International cotton body welcomes ITC’s regional approach to building textile industries in Africa (en)
The annual meeting of the International Cotton Advisory Committee (ICAC), the international commodity body for cotton and cotton products, welcomed contributions from African Regional Economic Communities (RECs) about their work with the International Trade Centre (ITC) on a regional approach to promoting cotton processing in Africa.
‘We invited the RECs to our Plenary Meeting because our membership is concerned about establishing textile industries in cotton-producing countries to ensure value addition to agricultural products,’ said ICAC Executive Director José Sette.
ITC has facilitated regional strategies for the development of the cotton-to-clothing sectors in the Common Market for Eastern and Southern Africa (COMESA), the Economic Community of Central African States (ECCAS) and the West African Economic and Monetary Union (WAEMU/UEMOA).
Representatives from three RECs were invited to ICAC’s 73rd annual Plenary Meeting in Thessaloniki, Greece in early November, where 33 member governments and 19 non-member governments met to discuss how to strengthen the cotton value chain.
'This is an example of how ITCs interventions support SMEs in moving up the value chain and connecting to markets,’ said Arancha González, ITC’s Executive Director. ‘At a time when cotton prices are near five-year lows, such initiatives are particularly valuable.’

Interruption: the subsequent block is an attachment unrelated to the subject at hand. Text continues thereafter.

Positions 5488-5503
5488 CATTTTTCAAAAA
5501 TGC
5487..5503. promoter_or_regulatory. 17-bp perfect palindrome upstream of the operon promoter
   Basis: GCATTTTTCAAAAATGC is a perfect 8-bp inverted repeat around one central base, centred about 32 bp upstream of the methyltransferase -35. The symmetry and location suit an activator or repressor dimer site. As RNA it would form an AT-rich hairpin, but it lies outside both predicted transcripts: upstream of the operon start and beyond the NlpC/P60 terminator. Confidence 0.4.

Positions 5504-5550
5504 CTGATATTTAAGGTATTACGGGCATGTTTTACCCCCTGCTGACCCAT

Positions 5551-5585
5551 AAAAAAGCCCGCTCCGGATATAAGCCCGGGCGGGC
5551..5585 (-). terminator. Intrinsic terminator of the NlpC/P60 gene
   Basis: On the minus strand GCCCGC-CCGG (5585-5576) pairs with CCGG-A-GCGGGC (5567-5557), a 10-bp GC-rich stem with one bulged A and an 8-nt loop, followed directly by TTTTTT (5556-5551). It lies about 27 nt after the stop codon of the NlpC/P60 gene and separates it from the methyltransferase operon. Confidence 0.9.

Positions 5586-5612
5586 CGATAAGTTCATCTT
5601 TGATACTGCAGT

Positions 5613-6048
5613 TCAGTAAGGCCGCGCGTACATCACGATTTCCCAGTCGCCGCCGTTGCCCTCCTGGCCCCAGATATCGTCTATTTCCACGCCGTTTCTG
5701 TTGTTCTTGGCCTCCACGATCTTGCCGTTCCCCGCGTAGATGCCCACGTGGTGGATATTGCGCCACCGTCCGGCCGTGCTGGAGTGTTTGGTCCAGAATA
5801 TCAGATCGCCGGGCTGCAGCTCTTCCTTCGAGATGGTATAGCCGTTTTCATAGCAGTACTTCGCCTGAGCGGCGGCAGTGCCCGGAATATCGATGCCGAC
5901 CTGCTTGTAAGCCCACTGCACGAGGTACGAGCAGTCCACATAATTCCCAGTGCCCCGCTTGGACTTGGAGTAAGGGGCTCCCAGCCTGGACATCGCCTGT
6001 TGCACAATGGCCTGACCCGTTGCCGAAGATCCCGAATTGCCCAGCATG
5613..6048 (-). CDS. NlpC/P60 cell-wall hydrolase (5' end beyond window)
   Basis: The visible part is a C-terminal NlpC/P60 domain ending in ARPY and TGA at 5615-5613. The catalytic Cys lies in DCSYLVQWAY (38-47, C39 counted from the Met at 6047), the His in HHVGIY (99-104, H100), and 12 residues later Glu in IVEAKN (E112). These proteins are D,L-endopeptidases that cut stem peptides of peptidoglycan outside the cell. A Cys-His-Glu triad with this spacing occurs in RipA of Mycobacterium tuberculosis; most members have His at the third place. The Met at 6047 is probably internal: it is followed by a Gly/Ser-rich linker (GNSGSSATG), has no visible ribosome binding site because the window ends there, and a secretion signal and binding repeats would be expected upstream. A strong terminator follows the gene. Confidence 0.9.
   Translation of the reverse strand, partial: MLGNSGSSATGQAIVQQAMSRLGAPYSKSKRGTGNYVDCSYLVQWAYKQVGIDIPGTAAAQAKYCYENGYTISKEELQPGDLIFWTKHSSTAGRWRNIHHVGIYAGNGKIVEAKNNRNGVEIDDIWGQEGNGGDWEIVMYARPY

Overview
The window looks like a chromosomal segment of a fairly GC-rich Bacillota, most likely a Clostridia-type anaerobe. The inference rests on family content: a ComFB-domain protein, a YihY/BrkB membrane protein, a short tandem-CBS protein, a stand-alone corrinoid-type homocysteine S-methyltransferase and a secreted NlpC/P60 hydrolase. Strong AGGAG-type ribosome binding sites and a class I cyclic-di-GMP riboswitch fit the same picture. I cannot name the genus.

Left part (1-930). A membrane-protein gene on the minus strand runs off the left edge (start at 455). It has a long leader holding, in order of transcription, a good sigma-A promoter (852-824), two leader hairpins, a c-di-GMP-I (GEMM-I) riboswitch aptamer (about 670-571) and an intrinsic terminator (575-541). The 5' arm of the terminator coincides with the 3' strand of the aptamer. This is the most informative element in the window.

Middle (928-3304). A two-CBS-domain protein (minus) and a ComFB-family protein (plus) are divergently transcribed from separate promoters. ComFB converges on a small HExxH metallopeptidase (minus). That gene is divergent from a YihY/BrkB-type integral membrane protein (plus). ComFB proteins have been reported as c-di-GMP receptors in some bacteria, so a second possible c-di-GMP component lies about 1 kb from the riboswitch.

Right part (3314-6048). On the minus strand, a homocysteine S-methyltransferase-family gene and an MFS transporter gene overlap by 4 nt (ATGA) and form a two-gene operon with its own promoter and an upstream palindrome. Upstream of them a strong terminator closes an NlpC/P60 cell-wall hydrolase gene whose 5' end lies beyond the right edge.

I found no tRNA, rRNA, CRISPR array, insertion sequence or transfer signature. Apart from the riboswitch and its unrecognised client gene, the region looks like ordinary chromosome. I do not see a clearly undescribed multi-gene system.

During the gathering in Thessaloniki, representatives from COMESA and ECCAS reported to key national and private sector actors in the global cotton industry on the pan-African implications of the regional approach to strengthening small-scale textile industries.
‘ITC’s contribution is especially valuable in the context of Africa, where many countries do not have the scale to develop industries on their own,’ Mr. Sette said during a visit to Geneva-based ITC.
Regional development would allow African producers to capitalize on their advantages, he added.
‘For the industrial segments of the cotton value chain, and especially textiles, the question of labour costs is a decisive factor. So Africa has advantages in this respect.’
The COMESA-wide Cotton-to-Clothing strategy was launched in 2009 and is designed to increase linkages to boost the production of value-added cotton-related products and services in the East and Southern African (ESA) region. In September 2014, Zimbabwe launched its own cotton-to-clothing strategy, which built on COMESA’s regional strategy. ITC provided technical assistance for the design and implementation of both strategies.
Elsewhere on the continent, UEMOA in 2010 launched an ITC-facilitated strategy targeted to boost cotton-fibre transformation within the Western African region.
In 2011, the ITC-worked with the Economic Community of Central African States (ECCAS) to strengthen the cotton-to-clothing sector while addressing the needs of the region’s fragile states.
The strategies were funded by the European Union (EU) under the EU-Africa Partnership on Cotton, and the African, Caribbean and Pacific Group of States (ACP).